Why You Need to Eliminate “Culture” from Your Corporate Vocabulary
I’m not exactly sure when the decision was made to hire based on culture fit but, more and more, it seems to be the defining piece of the interview process. Too often we hear “this person can 100% do the job, but we’re not sure they’ll fit in with our culture.” When did we decide culture was the most important component of an interview? What exactly IS culture fit and why are we even hiring for it? More importantly, how do we make it stop?
Interviewing for culture fit started off as a way for companies to assess a candidate’s ability to adapt and grow within the organization. But now, culture is often conflated with perks. Think for a second about the answers your employees would give to a candidate asking them to explain your company’s culture.
If a kegerator tops the list, you’ve got a problem.
Wanting new hires to mesh with your corporate culture isn’t necessarily a bad thing. But the tech boom has forced startups to compete with one another on perks. And these perks often form the basis for what we think of as culture.
Instead of discussing perks, we need to get back to discussing company values — true corporate culture — throughout the interview process, from phone screens, to onsite interviews, to offer delivery and in the day to day. Values should be ingrained in every person at your company because, after all, your values are your culture.
So, how do we do that?
Identify Core Corporate Values
In an ideal world, your leadership, management and employees are passionate about what they do every day. They know exactly what they’re working on and towards and feel a sense of ownership over their daily responsibilities.
Once it’s clear what your entire company is focused on, it should be simple to distill down the bits and pieces that drive your employees to accomplish their goals. To help you pinpoint your corporate values, and thereby your culture, you need to define common traits shared by your most successful employees.
What qualities really link and define the best people at your company? For example, is everyone at your company passionate about social action or corporate social responsibility? Does every employee demonstrate a particular quality (intellectually curious, entrepreneurial, striving to be remarkable, etc.)? These are the common ties that make up your “culture” because people with these traits help bring your values to life each and every day.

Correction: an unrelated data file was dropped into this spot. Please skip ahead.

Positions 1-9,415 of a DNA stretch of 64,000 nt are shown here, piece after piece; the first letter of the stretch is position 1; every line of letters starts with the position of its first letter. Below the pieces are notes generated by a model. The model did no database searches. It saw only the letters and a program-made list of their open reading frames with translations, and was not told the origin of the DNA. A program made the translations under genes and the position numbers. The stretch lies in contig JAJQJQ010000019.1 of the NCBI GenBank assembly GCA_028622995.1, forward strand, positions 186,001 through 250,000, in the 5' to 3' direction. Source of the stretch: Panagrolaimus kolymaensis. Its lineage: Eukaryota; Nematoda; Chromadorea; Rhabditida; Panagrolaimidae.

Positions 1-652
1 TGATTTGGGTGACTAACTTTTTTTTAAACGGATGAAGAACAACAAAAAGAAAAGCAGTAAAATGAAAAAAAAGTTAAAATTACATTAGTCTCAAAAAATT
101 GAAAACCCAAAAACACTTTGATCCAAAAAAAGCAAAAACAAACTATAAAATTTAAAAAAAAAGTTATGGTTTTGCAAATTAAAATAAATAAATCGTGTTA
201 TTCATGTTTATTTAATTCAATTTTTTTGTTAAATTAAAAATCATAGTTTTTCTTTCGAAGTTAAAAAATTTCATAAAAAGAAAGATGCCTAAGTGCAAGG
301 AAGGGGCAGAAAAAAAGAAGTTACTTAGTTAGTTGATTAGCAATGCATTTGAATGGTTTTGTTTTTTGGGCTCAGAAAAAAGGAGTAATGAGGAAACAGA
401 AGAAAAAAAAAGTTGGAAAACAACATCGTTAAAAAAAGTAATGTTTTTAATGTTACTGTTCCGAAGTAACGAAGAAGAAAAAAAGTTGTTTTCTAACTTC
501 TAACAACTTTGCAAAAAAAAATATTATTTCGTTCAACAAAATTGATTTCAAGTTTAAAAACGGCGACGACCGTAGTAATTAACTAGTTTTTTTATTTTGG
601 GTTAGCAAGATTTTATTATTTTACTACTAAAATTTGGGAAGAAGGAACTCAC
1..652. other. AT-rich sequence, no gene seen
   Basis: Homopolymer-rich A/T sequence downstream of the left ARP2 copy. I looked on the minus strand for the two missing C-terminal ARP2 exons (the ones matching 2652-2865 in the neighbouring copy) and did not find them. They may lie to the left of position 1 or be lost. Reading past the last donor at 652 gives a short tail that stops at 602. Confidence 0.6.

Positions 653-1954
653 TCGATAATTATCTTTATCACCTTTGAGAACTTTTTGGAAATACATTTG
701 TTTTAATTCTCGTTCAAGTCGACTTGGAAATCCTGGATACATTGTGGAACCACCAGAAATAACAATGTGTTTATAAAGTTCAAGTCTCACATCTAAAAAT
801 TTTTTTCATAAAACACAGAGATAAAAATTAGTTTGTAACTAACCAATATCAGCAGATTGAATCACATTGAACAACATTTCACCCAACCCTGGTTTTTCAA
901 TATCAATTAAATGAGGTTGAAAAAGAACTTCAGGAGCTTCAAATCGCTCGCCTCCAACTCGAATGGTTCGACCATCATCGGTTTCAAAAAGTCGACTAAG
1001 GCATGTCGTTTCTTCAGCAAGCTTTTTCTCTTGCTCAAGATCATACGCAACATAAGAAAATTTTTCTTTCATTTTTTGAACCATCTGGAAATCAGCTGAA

Leveraging Corporate Values to Hire Your Next A-Player
The best way to ensure you’re hiring based on values instead of “culture” fit is to start outlining roles for your interview team.
When setting up an interview, each interviewer should be given a skill to interview for in order to assess job fit. In the same vein, allow each interviewer the opportunity to assess an individual based on a company value, once defined, as well. By qualifying whether or not a candidate shares common company values, we can better understand whether or not they’ll be passionate about their role, inspired by the work they do and involved with the company.
While this sounds like a difficult shift to make, it really starts with the structure of your hiring process. By requiring interviewers to focus their interview questions we alleviate the pressure to talk about culture and team fit. Instead, we’re structuring interview time and qualifying candidates based on their ability to work within the values of the company.
More importantly, when we shift to hire on values instead of “culture” companies begin to bring in a stronger and more diverse team that aligns with the overall goals of the company.